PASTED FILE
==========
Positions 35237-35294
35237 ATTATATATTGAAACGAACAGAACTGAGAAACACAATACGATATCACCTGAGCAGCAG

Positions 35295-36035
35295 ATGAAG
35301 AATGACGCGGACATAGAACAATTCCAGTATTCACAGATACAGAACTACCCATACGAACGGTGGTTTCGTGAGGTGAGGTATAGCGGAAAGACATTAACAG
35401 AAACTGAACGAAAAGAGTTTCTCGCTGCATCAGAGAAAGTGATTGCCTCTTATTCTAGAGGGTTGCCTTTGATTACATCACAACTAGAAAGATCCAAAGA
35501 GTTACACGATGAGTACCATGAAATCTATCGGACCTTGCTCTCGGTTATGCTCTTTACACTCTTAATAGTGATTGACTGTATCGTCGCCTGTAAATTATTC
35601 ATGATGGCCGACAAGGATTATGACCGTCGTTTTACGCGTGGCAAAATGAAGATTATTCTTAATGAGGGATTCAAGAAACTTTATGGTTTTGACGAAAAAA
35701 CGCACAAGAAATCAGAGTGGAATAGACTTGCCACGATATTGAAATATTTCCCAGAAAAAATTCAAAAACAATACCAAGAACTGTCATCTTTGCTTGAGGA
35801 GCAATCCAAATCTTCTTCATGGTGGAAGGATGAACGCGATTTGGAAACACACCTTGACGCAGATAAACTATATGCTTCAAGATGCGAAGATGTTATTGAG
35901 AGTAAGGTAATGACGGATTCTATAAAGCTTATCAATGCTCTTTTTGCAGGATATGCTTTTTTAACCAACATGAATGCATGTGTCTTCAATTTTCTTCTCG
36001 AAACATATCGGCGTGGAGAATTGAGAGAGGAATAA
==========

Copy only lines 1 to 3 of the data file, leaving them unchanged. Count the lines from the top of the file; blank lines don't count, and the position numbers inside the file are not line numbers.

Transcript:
Positions 35237-35294
35237 ATTATATATTGAAACGAACAGAACTGAGAAACACAATACGATATCACCTGAGCAGCAG

Positions 35295-36035